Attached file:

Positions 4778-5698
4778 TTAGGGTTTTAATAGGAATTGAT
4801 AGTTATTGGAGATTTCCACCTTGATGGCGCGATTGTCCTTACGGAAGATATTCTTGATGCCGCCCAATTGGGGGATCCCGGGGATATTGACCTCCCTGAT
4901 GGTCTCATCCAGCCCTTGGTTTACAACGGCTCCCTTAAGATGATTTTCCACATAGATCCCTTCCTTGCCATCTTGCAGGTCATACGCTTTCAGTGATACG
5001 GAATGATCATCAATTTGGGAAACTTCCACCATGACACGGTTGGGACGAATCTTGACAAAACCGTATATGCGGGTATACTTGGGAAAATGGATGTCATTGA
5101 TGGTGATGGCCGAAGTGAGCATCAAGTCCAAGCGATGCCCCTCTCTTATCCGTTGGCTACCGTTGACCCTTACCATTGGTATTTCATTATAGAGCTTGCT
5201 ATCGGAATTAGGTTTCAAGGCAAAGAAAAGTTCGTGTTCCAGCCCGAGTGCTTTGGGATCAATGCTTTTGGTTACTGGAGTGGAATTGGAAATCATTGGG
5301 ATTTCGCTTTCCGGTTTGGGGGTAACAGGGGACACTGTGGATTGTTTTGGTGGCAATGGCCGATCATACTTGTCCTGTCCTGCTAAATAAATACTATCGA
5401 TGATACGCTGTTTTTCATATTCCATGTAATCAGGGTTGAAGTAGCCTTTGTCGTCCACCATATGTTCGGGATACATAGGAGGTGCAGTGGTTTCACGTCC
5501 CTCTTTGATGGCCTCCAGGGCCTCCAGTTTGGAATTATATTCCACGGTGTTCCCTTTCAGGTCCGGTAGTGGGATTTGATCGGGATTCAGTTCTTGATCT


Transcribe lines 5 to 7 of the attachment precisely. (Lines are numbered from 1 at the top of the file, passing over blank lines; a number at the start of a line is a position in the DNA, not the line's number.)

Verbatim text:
5001 GAATGATCATCAATTTGGGAAACTTCCACCATGACACGGTTGGGACGAATCTTGACAAAACCGTATATGCGGGTATACTTGGGAAAATGGATGTCATTGA
5101 TGGTGATGGCCGAAGTGAGCATCAAGTCCAAGCGATGCCCCTCTCTTATCCGTTGGCTACCGTTGACCCTTACCATTGGTATTTCATTATAGAGCTTGCT
5201 ATCGGAATTAGGTTTCAAGGCAAAGAAAAGTTCGTGTTCCAGCCCGAGTGCTTTGGGATCAATGCTTTTGGTTACTGGAGTGGAATTGGAAATCATTGGG